In 1929, during the American occupation of Haiti, the zombie entered mainstream culture with W. B. Seabrook's The Magic Island. The book cashed in on the exoticism of "voodoo" and the "cannibals" who practiced this magic. And yet more to the point, the Haitians had won their independence from the French through the first successful slave revolt in modern history. Haiti, which became the second Republic of the New World in 1804, abolished slavery long before Lincoln did. The strange relationship that the U.S. developed toward Haiti over the years (the bad press, the 1915-34 occupation, the support of Duvalier, the quarantining of Haitians during the AIDS crisis, and the economic sanctions and coups that plagued Aristide's truncated tenure as the first democratically elected president of Haiti) began as the nineteenth-century fear of revolt in plantations at home inspired by emancipated slaves ruling their own land off the coast of Florida. But when in 1932 the blockbuster White Zombie, based on one of the chapters of Seabrook's book, hit the screen, the Americans of the Great Depression could identify with expendable zombies silently toiling at the mill. In Fido the zombie pets are what's left of us after we're the ones who, in the face of the zombie threat or terror, have been successfully domesticated.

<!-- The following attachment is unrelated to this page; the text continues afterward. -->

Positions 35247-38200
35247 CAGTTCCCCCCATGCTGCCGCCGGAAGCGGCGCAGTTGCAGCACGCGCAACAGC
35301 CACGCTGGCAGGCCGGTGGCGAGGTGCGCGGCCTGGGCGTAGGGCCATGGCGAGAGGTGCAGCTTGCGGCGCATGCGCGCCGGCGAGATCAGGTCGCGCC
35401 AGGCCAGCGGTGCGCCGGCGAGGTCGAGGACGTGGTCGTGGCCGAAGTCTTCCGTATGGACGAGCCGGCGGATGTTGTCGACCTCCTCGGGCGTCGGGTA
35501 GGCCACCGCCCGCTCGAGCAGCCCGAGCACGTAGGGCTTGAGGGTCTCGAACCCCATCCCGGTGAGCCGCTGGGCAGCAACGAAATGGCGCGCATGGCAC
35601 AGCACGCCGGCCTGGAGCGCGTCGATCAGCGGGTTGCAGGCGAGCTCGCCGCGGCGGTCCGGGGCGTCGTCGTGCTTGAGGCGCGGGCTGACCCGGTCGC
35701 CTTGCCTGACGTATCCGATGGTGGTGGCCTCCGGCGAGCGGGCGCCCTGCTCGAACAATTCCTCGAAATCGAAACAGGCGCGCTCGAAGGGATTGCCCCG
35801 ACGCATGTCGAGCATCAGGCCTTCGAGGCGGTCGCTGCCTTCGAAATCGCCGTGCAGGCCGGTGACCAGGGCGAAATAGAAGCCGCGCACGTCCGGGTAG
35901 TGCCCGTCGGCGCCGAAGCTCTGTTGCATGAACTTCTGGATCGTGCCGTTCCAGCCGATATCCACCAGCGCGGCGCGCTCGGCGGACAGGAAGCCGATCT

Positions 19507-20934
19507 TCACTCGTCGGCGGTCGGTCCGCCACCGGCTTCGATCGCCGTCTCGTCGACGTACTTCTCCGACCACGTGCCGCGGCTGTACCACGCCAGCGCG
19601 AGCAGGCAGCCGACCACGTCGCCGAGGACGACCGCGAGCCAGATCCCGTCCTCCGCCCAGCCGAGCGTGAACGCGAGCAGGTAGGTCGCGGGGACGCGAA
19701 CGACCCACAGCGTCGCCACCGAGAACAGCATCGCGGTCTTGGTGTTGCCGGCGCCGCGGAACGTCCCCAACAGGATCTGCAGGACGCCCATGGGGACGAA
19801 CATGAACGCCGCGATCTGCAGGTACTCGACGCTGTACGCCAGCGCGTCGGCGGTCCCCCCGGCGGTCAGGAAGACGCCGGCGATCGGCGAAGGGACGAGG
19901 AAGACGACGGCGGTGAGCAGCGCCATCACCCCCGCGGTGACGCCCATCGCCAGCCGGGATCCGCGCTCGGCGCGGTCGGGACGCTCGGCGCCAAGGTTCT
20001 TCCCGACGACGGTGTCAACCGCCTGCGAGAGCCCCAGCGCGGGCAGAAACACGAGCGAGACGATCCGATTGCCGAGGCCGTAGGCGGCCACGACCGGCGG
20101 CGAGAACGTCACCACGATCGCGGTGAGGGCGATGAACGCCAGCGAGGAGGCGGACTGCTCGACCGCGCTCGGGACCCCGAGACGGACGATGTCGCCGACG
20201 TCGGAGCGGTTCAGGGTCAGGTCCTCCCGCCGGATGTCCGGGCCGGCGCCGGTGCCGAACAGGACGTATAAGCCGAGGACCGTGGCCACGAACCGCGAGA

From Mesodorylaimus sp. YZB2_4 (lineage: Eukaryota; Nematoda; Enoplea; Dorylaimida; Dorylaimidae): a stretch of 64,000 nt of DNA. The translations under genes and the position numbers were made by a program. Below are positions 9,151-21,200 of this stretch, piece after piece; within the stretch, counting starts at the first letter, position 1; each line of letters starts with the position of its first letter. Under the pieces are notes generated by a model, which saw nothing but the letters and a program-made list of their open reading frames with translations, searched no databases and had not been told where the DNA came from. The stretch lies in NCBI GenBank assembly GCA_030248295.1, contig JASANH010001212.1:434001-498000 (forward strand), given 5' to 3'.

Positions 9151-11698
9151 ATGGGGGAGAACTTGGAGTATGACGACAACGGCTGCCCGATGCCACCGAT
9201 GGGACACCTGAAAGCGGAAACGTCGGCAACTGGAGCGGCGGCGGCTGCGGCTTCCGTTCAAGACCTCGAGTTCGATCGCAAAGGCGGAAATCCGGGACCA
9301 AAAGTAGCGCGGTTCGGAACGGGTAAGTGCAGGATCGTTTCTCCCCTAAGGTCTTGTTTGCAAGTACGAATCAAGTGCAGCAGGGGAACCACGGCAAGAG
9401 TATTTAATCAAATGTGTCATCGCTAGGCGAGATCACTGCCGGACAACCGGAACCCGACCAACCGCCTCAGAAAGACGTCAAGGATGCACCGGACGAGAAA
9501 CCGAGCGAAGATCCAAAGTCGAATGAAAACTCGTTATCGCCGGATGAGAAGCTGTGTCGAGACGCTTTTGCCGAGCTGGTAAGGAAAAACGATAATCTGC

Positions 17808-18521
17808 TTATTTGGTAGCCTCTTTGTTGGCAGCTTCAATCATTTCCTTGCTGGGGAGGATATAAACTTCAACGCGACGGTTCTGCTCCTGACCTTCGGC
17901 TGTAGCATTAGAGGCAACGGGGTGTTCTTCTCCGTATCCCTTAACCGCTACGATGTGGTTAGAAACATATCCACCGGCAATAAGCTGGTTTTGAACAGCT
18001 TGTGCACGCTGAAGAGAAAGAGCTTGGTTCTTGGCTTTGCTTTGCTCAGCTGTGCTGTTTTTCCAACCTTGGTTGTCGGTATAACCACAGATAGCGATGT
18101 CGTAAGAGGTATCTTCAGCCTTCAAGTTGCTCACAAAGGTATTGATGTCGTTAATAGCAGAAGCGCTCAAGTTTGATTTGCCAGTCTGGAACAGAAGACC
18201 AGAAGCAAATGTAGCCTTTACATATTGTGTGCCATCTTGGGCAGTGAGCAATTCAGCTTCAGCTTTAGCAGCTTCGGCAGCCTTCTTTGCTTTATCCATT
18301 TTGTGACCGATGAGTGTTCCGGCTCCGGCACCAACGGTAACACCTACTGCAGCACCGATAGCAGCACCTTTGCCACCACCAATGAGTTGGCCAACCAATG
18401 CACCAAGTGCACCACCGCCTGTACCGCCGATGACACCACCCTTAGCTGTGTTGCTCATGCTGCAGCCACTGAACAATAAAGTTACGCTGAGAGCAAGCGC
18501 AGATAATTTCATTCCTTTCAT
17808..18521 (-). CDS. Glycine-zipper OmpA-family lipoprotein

Night of the Living Dead portrays the end of civilization by endlessly replaying and reversing Freud's speculations on its beginnings in Totem and Taboo (1912). The primal scene of all Romero and post-Romero zombie movies opens at the cemetery. Brother and sister are visiting their father's grave. Johnny teases Barbara for kneeling down to mourn the old man he at least cannot even remember. Another visitor to the cemetery teeters onto the screen just as Barbara betrays her own ambivalence regarding the dead. When Johnny reminds her how she used to be afraid of graveyards, she regresses to her childhood fearful self. But the older gentleman who just arrived at the cemetery turns out to be a zombie, who kills Johnny, the irreverent son. Later on, in the final assault on the farmhouse, a ravenous Johnny as zombie returns to pull his sister out the window to get to gnaw her better, while down in the basement, the little girl Karen Cooper, now a kid zombie, feasts on the flesh of her father before hacking her stunned mother with a trowel.